This summer, the Youth Leadership Foundation (YLF), a non-profit based in Washington DC, is implementing the Human Dignity Curriculum (HDC) in its “character classes” for its 2022 summer programs.
YLF levels the playing field for students to achieve academic success and serves youth in concentrated areas of disadvantage throughout the DC area.
Throughout the school year, the organization serves about 350 students grades 3-8 through its afterschool and summer programs including their Mentor+ program, which builds personal resilience through mentorship and challenging recreational excursions.
YLF also provides a distinct summer program for high schoolers, called the Virtuous Leadership Academy, which features a business plan competition. “Throughout our summer programs, we do character formation classes and one-on-one mentorship as well,” shares Krista Keil, the Director of Character and Mentorship at YLF.
In its previous summer programs, YLF used its own character curriculum, but this summer, the organization partnered with World Youth Alliance (WYA) to offer the HDC as part of its character curriculum for students grades 3-12.
Krista is responsible for the integration and implementation of the HDC at YLF. She first heard about WYA through WYA Director Siobhan Heekin-Canedy at the 2021 GIVEN Forum and collaborated with her throughout the school year leading up to the summer program.
“We talked about a theme that kept coming from YLF students,” Krista says. “That theme was the search for identity. The HDC helps students understand how dignity is essential in developing a healthy concept of identity…it really meshes with what we are trying to do at YLF and the needs we were seeing from our students.”
WYA just recently launched its HDC grades 9-12, which covers the core themes of human dignity: violations against human dignity (grade 9), human dignity as the foundation of human rights (grade 10), human dignity as the necessary foundation of every political community (grade 11), and international human rights violations (grade 12).
“One of the appeals of WYAs curriculum is that it’s built to adapt with each grade level, which really fits our needs,” Krista says, “We have students that come back every year, and so we don’t want to give them the exact same curriculum. To have a curriculum that advances with them is a major advantage.”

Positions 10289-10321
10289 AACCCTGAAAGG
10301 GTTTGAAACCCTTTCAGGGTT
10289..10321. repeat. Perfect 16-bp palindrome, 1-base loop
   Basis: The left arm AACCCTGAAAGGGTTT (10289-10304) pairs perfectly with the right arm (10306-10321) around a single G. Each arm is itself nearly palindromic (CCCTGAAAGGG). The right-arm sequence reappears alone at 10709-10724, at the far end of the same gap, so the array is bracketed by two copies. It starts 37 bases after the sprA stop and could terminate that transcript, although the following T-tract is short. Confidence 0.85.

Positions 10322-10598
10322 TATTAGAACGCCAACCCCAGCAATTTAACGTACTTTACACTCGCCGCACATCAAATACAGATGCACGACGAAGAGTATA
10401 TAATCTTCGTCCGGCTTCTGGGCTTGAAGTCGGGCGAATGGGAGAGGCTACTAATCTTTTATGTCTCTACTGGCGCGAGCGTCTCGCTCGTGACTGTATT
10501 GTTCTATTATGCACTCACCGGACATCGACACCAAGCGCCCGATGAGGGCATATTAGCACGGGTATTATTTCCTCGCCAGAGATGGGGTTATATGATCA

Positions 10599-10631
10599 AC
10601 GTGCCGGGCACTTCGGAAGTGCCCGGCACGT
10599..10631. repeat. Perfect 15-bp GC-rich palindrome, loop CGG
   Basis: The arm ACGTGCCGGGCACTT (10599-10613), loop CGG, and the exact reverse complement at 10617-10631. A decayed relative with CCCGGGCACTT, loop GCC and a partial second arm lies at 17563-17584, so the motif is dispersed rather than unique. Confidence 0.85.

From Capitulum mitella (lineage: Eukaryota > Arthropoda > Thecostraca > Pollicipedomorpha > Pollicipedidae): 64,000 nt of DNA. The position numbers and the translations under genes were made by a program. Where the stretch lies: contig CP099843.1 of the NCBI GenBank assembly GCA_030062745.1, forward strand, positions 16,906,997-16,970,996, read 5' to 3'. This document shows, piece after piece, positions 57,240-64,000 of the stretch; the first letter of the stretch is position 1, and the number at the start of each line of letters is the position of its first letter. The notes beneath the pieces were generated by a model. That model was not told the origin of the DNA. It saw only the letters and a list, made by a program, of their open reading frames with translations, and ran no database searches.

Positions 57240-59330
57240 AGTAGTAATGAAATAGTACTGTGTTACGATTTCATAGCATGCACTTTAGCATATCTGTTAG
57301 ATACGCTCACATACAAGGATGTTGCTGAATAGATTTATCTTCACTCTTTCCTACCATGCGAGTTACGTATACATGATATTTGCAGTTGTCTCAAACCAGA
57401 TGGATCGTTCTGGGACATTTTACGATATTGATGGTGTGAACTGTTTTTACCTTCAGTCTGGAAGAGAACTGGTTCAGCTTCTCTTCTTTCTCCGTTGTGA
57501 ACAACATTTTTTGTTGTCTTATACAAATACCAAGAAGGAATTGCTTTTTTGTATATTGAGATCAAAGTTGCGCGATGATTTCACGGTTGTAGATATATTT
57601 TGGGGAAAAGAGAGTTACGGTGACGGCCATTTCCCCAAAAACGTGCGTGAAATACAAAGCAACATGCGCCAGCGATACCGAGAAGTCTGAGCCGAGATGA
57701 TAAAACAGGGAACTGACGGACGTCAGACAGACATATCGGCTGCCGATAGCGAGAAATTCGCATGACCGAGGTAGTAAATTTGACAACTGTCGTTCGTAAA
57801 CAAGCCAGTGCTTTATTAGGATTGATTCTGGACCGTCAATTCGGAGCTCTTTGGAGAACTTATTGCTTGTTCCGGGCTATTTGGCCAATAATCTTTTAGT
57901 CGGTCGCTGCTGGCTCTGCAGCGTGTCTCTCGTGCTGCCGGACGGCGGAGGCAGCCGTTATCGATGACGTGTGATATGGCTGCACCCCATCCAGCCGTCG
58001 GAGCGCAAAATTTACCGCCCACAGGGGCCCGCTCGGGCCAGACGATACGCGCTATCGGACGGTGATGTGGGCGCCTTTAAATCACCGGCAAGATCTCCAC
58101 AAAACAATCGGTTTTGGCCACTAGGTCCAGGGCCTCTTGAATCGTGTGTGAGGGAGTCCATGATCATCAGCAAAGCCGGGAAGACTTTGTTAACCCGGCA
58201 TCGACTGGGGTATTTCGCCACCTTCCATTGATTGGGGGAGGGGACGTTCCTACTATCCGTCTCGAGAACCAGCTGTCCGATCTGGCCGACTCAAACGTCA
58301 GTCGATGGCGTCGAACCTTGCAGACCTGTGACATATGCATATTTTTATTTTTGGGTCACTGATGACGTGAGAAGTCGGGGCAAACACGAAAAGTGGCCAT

Krista also liked that the HDC “teaches critical thinking skills and how to apply the lessons to daily life.”
The Character leads for YLFs summer programming, Tuvié Onotu (PALS program) and Alex Price (TAP program), taught the HDC to YLF students and shared their thoughts on the curriculum and how students applied its contents in daily life.
“I loved seeing students apply the contents of the HDC through their interactions with the faculty and other students,” Tuvié says, “Some students would share moments when they remembered things like human dignity when dealing with their siblings at home. They also began using critical thinking skills when responding to conflicting situations.”
Alex shared how the students applied the HDC to solve problems that would arise in the classroom. “We often worked together using our powers to think and to choose to come up with solutions for disgruntled emotions and frustration. By the end of camp, students were echoing the sentiment that each of their classmates–whether right or wrong–are human beings deserving of respect.”
About 90 percent of students say that YLF is life-changing. WYA hopes that with programs like the HDC, YLF will continue to help change the lives of young people through character building and living a life of excellence as they discover their identity and live it resiliently.
YLF served 110 students in grades 3-8 and 20 high school students this summer. When asked if YLF will continue to use the HDC in their summer programs, Krista remarked, “Definitely, for the foreseeable future…Yes!”
Want to use the HDC in your school or organization? Visit our HDC website to learn more about the curriculum!